Monday, 19 October 2015

Independent report reveals loss of sunlight to Colvestone School nursery

A leading UK firm of independent environmental surveyors, Anstey Horne, has reported  that a planned development adjoining the Colvestone Primary School's nursery will result generally in "an increase of three to four times the existing levels of overshadowing"  and that the development will leave "around half of the (playground) space in the proposed scheme's shadow for a significant amount of the day for much of the year." Anstey Horne commented that the test applied in the developer's own  report was "simplistic" and "would potentially provide a misleading impression." They go on to state " we cannot agree with the report's conclusion that the increase in shadowing will be modest and that the area will continue to receive plenty of sunlight."

Colvestone Primary School south facing outdoor play/learning area for nursery school children is used throughout the day, year round, weather permitting

The private development of a café and flats obtained planning permission on 2nd September, through the use of the Committee Chair's casting vote, despite strong objections from local parents and the Head Teacher warning of the risk to children's education, health and well being. Hackney's planning officers failed to consult their colleagues in the Learning Trust which is the body responsible for education in Hackney.

How Colvestone Nursery School outdoor play/learning area will appear after the development which has received planning permission.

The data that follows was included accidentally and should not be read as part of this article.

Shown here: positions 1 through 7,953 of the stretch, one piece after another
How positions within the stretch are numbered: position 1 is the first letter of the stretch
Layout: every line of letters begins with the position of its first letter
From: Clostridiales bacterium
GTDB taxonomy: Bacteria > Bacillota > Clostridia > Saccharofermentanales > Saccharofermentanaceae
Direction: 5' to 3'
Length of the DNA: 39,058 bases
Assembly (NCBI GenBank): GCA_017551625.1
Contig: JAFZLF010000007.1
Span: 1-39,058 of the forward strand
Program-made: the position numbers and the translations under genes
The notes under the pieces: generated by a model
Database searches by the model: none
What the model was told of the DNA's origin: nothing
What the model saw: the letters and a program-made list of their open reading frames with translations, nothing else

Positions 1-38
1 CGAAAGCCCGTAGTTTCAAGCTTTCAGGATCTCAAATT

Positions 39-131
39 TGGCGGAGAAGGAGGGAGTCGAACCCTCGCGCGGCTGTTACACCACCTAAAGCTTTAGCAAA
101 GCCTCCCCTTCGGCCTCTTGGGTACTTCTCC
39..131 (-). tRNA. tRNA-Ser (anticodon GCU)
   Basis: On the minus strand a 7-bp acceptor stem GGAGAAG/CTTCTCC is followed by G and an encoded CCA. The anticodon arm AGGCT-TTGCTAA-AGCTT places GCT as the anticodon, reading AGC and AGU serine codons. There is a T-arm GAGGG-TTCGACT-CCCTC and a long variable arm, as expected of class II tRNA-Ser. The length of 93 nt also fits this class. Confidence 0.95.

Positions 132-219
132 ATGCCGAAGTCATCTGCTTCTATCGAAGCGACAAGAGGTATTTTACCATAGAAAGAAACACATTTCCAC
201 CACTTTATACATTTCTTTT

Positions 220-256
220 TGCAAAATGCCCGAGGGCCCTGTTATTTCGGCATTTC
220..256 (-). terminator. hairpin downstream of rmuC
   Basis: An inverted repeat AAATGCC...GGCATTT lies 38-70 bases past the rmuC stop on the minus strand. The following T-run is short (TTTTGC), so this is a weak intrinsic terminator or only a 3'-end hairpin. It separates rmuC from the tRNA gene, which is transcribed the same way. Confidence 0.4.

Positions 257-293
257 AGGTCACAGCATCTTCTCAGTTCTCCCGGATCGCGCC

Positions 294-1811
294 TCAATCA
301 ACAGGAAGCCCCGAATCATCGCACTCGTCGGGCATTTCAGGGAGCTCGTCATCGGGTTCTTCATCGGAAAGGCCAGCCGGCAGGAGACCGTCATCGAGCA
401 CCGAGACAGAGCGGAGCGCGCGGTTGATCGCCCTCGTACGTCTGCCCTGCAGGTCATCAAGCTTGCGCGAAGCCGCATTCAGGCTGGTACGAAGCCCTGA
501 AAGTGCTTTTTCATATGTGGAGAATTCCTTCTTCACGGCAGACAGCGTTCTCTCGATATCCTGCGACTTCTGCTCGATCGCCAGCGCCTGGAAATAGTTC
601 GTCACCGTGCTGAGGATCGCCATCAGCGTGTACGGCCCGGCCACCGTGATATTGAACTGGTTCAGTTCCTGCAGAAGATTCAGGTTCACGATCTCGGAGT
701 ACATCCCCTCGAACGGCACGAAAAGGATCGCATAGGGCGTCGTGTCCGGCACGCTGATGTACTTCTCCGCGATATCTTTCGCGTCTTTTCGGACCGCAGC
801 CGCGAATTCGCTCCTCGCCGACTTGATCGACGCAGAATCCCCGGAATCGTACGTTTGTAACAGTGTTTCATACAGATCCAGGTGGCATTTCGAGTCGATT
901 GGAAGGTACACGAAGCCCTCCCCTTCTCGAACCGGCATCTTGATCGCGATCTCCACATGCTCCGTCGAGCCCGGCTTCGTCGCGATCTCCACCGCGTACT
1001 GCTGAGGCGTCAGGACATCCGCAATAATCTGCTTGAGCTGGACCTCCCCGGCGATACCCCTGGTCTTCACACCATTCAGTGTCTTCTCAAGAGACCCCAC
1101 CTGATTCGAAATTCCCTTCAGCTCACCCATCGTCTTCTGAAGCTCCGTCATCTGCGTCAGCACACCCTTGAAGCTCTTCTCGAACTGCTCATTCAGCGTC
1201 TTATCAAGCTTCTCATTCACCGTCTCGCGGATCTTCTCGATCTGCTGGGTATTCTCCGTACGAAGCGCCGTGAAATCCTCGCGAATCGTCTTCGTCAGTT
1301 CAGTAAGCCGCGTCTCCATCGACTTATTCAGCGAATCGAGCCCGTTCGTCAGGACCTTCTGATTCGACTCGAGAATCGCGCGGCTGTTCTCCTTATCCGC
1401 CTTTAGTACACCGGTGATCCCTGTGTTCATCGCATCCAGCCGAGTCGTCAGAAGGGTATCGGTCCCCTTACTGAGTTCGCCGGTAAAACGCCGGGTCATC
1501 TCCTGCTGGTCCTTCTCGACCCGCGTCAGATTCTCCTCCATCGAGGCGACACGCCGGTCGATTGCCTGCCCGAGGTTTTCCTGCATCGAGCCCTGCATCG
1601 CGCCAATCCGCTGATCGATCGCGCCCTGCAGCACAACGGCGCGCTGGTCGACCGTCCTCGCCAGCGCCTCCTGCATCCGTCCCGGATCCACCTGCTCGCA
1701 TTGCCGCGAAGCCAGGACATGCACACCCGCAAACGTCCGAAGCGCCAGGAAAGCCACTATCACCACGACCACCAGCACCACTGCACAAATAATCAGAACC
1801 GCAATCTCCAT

Anstey Horne go on to report "The effect of the  proposed scheme will be to completely close of the open aspect to the south....This is of real concern as the additional overshadowing is likely to adversely affect the benefits that sunlight brings to the playground, making the area not just less pleasant, gloomy and cold but also preventing the drying out of the ground and surrounding surfaces. More persistent overshadowing here in colder months may prevent frost, ice and snow from thawing and increase the growth of moss, slime etc potentially making it more slippery. This is obviously of concern given the worst-affected space is dedicated area for young children's play throughout the day and year...not just at break and lunchtimes as was assumed"

The development site was once owned by Hackney and it is subject to a restrictive covenant protecting sunlight to the school's land. Hackney have failed to reply to Freedom of Information Act requests, and a local Councillor's letter, asking whether the Council will now act to prevent the loss of sunlight. 

The developers, Chan and Eayrs, say on their website, "We believe that simple things like the natural light that fills a space and awakens your spirits...enriches life in a way that is priceless".
(Indeed it does, so why are they trying to take our kids sunshine away? Ed.)

No comments:

Post a Comment

Please leave comments that will add to the debate! We will not publish comments which are abusive or repetitive.

If we do not publish your comment and you are unhappy, please email with your contact details.